We continue with the story of how the band refored after three decades:
ROY: So I started chasing everybody up and the strange thing was that while I was chasing the co-founder of the band, a guy called Paul Garrett, I was trying to locate him and I rang his ex-wife and she said, ‘Oh have you not heard? He died two days ago.’
JON: Oh wow
ROY: In Thailand. So all of a sudden, we had to do the gig for him. So we had a proper reason, and of course everybody ... we found the drummer who hadn’t actually touched a drum kit for 16 years, and we had a meeting and the drummer said ‘Look I can’t do this, I’ve not played for so long’, and we all said, look we’ll do it together, or we don’t do it. And we persuaded him to do it and we had a week and a half’s rehearsal before the first gig, and the first gig sold out at the Royal Hall, Harrogate and it was a mega success, so everybody wanted us to do another one the next year, so we did and in the meantime we made the new album, which was Montpelier, which was quite interesting because getting together to make that album made us realise why we all split up
JON: Yeah, I was actually going to ask you about that. I’ll come back to that in a moment.
ROY: So we made the album Montpelier and then we did the next gig which we recorded, which is the Live double album, but I have to say that the response worldwide is quite something. People from... I mean we’re not talking hundreds of thousands here by any means, but there are a lot of fans that have appeared out of the woodwork that really appreciated the band, and love the band, and love the music. We tried to make Montpelier true to the original sound of the band, but also move it forward slightly to have a bit more of what is going on now, and I think we’ve achieved that, and I think it’s had some very good reviews.
JON: The songs on Montepelier. Were they new ones that you had written?
ROY: A couple were taken – Sailor and Sister Moon – were written right back in those days. We’ve changed them slightly, but they were conceived back in the days of the original band. And all the rest is new material, but played – I mean we’re all just stuck in that zone really and the only person that’s actually working new music is Will Jackson who produced the album. He’s working with bands like the Kaiser Chiefs, Pigeon Detectives, Embrace...so he’s working with bands that are sort of happening now, and he tried to inject a few of those flavours and sounds but that’s where the conflict was, the drummer in particular wasn’t happy.
Overall, it’s like any album. You never want to stop because, you know, you record something you take it away and listen then you can always think of things you would like to change, but at some point you’ve got to stop. Otherwise you’d carry on forever. And we had to stop, you know we didn’t have a huge budget to make the album and we kept going back and changing things.
For me, I like to think that when you ... there was only two songs on the album that we were all in the same room at the same time recording it, the rest were done and sent over to Germany for the fiddle player to add his bit, then sent over to America for Nick to do his bit and then it would all come back, you know. So it’s not very organic. It’s a bit mechanical. There’s a song on the album called Giving, which is my favourite track, where we were all in the room playing at the same time, and it was basically one take – we got that in one take and there are just a couple of overdubs on that, so for me that’s very pure and I love it.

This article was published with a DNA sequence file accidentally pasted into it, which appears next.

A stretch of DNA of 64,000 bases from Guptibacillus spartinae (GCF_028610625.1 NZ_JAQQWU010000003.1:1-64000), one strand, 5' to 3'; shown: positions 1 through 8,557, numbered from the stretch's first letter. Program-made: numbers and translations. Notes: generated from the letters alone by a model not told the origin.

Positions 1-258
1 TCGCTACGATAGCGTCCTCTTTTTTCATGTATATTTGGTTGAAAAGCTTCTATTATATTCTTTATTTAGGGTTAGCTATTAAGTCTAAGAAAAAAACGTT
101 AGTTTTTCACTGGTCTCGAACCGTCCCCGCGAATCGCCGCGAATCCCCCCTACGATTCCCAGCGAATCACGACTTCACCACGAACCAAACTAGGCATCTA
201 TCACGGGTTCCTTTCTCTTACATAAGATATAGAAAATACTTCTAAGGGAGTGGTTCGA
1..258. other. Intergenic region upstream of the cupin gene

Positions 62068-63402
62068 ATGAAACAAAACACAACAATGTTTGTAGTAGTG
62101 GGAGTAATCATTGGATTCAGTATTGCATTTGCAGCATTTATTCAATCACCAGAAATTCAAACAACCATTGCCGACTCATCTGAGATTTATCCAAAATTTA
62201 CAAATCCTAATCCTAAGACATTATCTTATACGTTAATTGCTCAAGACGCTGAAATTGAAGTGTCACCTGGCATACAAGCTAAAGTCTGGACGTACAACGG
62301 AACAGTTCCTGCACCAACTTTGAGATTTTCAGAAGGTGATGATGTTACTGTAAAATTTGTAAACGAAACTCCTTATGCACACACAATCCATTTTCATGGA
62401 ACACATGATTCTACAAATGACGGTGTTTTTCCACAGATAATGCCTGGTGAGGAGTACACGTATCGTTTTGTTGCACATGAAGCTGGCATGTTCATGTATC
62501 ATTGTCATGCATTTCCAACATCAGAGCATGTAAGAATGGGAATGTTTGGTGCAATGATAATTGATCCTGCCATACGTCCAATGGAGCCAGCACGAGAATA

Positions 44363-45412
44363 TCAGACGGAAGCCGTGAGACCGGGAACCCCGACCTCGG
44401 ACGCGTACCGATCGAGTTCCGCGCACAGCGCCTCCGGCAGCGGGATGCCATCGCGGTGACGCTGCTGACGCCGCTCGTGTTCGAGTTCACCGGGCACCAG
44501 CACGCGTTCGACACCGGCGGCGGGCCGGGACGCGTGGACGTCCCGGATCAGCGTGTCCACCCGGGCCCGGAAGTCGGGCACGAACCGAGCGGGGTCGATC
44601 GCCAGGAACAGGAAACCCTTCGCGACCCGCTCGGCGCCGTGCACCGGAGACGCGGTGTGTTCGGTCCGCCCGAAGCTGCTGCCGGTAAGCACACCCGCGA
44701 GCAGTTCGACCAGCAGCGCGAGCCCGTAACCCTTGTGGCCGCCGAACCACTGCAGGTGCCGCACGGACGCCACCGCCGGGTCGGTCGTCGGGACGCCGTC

JON: Will there be another one?
ROY: Yes, I think so.
JON: Have you got more songs written?
ROY: Yes. Well I have another project. I write with a guy called Will Jackson.
JON: Oh I love that album, I think it’s smashing
ROY: Well, we’re working on a new album and it’s going so well. So I am working on that with Will, but the whole Wally thing, we’d all come together again to make it happen
JON: The sound of the two projects is very different. Do you find yourself, when you’re writing songs, do you find yourself thinking, ‘Right I’m going to sit down and write a Jackson Webber song’ rather than ‘I’m going to sit down and write a Wally song?’
ROY: Nope, I write the song, and I write the melody line, and I write the chord sequences, and if I sit down with Will it can become an acoustic track, if I sit down with the other guys it can become a monster
That’s just the way it goes. Sister Moon, which is a track on Montpelier, is – would you believe it – an acoustic song. And now when Wally get hold of it, they turn it into this great big epic, but that’s what Wally is all about, you know, it’s a massive sound. But the new Jackson Webber album is going to be very acoustic, very simple because a very, very good friend of mine, Bob Harris, you know the Whispering Bob, he’s very involved in everything I do, and he gives me advice ‘cos he’s involved in the whole Americana movement that goes on in America and his show, and he likes things very pure and very clean. So we’ll try and keep in clear and clean.
And so we reach the end of Part Two. We will be back tomorrow with the third and final part..